It’s also price noting that heels and other painful footwear weren’t at all times defined by gender, aside from the incontrovertible fact that probably the most tortuous features have mainly been applied to women and young girls. Think: foot binding in Eastern cultures in addition to heels in Western cultures throughout the Renaissance period. “Heels were worn by each sexes, however the more extreme sky-high heels were often worn by women,” says Rabinovitch-Fox, who cites Sixteenth-century chopines worn by Venice courtesans, which were as high as 20 inches. “Within the East, platform shoes called Geta were worn by geishas in Japan. They were much like the normal getas (an earlier version of the flip-flop), but geishas wore it with a platform. There’s a connection that each geishas and courtesans wore similar shoes, as these shoes weren’t meant for walking, but to attract attention.” Also something to take into consideration: most of those extreme heels are coming out of fashion houses with male creative directors (even Westwood has been co-led by her partner Andreas Kronthaler because the ’90s), though fashion inherently has less female-led fashion houses anyway.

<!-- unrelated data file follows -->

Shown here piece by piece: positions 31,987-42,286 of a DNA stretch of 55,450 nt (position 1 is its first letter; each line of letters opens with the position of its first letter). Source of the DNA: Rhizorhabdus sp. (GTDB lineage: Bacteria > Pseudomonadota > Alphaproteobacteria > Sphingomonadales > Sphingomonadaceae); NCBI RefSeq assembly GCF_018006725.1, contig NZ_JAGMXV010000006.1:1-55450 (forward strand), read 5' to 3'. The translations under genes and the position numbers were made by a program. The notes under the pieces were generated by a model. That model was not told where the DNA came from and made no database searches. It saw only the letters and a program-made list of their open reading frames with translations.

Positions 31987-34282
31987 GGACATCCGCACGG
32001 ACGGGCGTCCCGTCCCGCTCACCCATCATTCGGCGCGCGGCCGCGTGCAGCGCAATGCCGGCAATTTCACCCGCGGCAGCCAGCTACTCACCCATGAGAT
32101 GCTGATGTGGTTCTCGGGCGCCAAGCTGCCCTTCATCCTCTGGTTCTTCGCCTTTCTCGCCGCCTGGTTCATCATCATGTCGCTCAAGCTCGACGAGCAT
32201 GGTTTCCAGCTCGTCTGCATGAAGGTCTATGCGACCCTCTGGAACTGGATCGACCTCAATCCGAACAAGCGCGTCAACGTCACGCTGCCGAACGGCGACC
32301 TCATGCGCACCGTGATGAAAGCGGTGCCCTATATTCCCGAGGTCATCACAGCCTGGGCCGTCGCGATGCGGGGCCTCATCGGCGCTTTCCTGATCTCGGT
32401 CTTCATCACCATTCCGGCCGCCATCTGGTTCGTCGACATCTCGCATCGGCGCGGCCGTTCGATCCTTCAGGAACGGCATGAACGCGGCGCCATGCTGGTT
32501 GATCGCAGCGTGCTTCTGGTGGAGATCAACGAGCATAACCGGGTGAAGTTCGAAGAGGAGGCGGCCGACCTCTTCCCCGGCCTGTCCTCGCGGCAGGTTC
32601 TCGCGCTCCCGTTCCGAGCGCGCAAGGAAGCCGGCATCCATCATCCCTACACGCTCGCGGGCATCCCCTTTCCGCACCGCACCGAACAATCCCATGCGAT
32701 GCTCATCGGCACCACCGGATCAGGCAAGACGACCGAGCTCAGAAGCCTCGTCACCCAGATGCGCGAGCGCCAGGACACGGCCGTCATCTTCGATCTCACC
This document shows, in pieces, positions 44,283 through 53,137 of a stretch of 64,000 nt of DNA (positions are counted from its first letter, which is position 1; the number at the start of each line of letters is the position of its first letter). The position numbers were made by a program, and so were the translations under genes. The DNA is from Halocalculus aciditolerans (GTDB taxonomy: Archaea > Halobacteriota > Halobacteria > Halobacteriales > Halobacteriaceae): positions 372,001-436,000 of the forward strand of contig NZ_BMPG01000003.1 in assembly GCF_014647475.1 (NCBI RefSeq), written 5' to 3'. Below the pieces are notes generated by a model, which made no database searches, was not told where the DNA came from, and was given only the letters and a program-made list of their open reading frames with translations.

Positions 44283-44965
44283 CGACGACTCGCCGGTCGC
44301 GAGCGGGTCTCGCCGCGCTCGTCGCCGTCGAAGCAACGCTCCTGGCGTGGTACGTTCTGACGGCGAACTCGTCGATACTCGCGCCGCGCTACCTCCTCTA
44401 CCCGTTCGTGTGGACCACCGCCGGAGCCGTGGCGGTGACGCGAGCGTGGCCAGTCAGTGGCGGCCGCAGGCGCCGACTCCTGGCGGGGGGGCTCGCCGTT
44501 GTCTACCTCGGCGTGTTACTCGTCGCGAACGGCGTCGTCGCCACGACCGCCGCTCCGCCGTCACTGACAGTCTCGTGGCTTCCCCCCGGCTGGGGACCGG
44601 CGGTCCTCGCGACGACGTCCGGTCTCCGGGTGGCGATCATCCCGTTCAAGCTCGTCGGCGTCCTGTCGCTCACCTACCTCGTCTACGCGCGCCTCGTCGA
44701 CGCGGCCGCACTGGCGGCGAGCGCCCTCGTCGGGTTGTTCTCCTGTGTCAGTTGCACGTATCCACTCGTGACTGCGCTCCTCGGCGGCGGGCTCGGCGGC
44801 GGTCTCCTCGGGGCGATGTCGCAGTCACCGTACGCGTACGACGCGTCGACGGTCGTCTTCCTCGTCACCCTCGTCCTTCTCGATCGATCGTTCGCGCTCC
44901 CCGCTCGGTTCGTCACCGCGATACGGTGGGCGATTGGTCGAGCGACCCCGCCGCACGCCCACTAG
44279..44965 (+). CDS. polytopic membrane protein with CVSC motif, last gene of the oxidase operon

Sure, the proper pair of extremely high heels could make you’re feeling incredibly confident and transform any look. However it’s essential to attract a distinction between shoes that look high and are wearable versus those who skilled models with a long time of experience can’t walk in, even for lower than a number of minutes. “High heels on the whole have been associated each with oppression and with feminist empowerment throughout history,” adds Rabinovitch-Fox, who notes that they similarly align with today’s other popular trends that fall into each categories of interpretation: the naked dress, micro minis, underwear as outerwear.